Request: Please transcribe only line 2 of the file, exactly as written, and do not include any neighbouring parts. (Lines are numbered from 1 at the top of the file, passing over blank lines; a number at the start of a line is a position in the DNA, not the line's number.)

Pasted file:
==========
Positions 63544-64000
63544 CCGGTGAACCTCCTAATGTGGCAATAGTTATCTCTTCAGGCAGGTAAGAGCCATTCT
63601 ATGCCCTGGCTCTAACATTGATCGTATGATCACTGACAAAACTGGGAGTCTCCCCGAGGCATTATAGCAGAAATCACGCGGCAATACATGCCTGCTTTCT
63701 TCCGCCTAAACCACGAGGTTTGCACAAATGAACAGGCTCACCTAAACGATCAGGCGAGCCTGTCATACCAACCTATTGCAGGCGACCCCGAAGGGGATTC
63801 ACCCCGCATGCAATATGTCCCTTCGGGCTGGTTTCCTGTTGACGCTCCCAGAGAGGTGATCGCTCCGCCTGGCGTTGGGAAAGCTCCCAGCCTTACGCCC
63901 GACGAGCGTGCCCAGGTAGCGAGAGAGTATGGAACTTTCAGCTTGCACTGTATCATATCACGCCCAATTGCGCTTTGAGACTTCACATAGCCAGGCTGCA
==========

63544 CCGGTGAACCTCCTAATGTGGCAATAGTTATCTCTTCAGGCAGGTAAGAGCCATTCT